Not all blocks are created equal. The Seaboard Block is the flagship controller of the range, and measures up at about 11-inches wide, five and a half deep and three quarters thick. Next down in size and price is the Lightpad Block, a multitouch-sensitive surface backed by a 15x15 grid of full-colour LEDs, and measuring about three and a half inches square. The other smaller ‘control block’ models — the Live Block, Loop Block and Touch Block — are subsidiary to the Lightpad and Seaboard, and can’t really be used without one. The blocks system is modular: a Seaboard or Lightpad Block will get you started, a second one will expand your playing capabilities, while one or more control blocks will make some tasks easier and open up more performance possibilities.
Like the Seaboard Rise, the blocks are not sound generators, and need to be connected to a dedicated synthesis engine or other software to be usable. Firstly, blocks are deeply integrated with Noise, ROLI’s free audio app for iOS. Noise can also be used with the Seaboard Rise, and internally has the same Equator sound engine as the one that runs natively inside the Seaboard Grand, so in terms of synthesis and overall sound quality there’s no compromise for portability. The blocks serve essentially as dedicated control surfaces for Noise, and don’t offer any features you don’t have if using Noise directly on your iPhone or iPad. But just as a physical keyboard is more accessible and productive than any on-screen keyboard you might find inside a DAW, blocks are intended to bring an easy, immediate performance interface to Noise. From a technical point of view, the blocks are just MIDI controllers, interfacing wirelessly over Bluetooth. We’ll look at using the blocks with other software later in this review.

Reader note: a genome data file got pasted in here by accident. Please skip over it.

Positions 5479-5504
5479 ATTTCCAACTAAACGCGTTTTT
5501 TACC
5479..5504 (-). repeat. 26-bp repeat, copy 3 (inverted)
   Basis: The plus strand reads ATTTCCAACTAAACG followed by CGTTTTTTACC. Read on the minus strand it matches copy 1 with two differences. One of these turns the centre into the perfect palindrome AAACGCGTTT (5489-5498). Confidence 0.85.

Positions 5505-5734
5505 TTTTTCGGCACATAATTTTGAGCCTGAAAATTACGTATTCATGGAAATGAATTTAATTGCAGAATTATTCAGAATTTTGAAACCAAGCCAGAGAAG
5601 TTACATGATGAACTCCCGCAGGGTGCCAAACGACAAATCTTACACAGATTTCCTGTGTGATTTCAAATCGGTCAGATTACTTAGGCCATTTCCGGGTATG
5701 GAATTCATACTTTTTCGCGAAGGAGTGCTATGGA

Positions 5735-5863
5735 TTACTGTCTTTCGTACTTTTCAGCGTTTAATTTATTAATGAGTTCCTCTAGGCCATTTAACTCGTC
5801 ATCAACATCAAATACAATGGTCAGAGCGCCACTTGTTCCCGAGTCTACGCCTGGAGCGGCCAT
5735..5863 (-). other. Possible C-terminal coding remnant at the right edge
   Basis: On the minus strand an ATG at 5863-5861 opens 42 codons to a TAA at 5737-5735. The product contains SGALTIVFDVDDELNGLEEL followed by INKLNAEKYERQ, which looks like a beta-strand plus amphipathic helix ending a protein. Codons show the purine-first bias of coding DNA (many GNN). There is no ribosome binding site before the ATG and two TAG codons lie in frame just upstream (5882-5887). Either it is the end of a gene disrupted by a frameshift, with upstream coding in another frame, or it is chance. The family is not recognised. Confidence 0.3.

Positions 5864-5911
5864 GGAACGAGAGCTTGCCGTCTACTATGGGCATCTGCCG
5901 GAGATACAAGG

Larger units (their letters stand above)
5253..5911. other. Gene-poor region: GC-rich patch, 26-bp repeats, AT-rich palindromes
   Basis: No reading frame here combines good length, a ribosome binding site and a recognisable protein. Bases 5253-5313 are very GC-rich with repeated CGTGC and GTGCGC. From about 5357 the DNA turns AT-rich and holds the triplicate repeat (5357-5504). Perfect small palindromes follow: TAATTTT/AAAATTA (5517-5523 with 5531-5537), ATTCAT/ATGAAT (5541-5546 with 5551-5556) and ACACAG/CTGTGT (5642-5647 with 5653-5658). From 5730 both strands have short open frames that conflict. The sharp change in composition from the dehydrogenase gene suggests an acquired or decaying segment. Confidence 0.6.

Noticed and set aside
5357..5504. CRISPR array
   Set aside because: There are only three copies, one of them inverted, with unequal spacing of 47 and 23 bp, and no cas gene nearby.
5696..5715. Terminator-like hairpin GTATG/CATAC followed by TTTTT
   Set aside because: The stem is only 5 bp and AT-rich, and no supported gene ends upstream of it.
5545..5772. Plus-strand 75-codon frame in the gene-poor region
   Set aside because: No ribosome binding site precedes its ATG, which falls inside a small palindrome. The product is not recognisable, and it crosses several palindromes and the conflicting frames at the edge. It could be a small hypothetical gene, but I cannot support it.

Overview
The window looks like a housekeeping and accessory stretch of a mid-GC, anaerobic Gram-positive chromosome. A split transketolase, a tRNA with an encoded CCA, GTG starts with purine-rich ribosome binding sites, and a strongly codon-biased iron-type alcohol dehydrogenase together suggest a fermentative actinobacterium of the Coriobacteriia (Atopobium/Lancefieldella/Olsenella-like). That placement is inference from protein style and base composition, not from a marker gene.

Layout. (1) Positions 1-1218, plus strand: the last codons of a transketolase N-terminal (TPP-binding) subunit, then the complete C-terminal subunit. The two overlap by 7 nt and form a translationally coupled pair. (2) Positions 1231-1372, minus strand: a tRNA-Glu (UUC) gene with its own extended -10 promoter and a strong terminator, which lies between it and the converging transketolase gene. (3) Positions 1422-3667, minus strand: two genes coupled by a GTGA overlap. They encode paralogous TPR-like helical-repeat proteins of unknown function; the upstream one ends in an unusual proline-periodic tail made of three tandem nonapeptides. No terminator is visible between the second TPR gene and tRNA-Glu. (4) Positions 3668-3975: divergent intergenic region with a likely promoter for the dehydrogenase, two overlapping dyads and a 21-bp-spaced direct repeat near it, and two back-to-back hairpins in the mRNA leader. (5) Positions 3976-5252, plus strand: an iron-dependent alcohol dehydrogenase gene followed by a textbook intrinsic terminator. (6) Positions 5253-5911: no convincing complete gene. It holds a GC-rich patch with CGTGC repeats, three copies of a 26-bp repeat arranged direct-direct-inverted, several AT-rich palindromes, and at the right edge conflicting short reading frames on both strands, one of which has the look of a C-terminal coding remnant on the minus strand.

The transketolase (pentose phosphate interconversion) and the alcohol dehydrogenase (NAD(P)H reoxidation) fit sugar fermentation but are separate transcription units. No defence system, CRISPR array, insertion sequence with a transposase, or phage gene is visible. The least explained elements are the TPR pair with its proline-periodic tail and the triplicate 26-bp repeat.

I was initially shipped one of each of the first editions of the blocks (Lightpad, Live, Loop) for review. (A pair of Seaboard Blocks and a Touch Block arrived some months later when they became available.) The packaging befits their Apple Store placement: they are boxed almost identically to iPhones, and come with minimal printed documentation. The enclosed Quick Start Guide gives an outline of the buttons and connectors, and then instructs you to download the Noise app and continue from there.
The blocks are nicely constructed, and there are no obvious screws or clips: ROLI are clearly following Apple’s design aesthetic here. (The internal batteries are rechargeable, but there’s no obvious way to replace them.) The casings are black ABS, and while the Lightpad Block’s touch surface is silicone and polyurethane, the control blocks have a solid top surface of anodised aluminium.
The Lightpad Block is the most complex unit. All of its controls are around the edge: a power button (with Bluetooth and battery indicators), a mode button, a USB-C socket (for charging and MIDI), and an intriguing collection of metal pins all the way round, arranged into two groups on each edge. The control blocks have backlit rubber buttons on top, as well as a row of small LEDs, while their edges sport the same metal pins as the Lightpad. The control blocks are exactly half the area of the Lightpad, and so have two sets of pins on each long edge and one on each short edge. There are no USB or power sockets or any side buttons on the smaller units: they are turned on by attaching to a Lightpad or Seaboard Block, and turned off by holding down the top-left mode button.
I wasn’t very keen on the feel of the control block buttons, which are slightly recessed rubber. It wasn’t clear whether they were supposed to have a definite click when pressed (some did, some didn’t), and I’d have preferred something requiring less pressure and offering more feedback. However, the Touch Block, which arrived most recently, had a more responsive feel to its buttons, so perhaps design improvements are being made.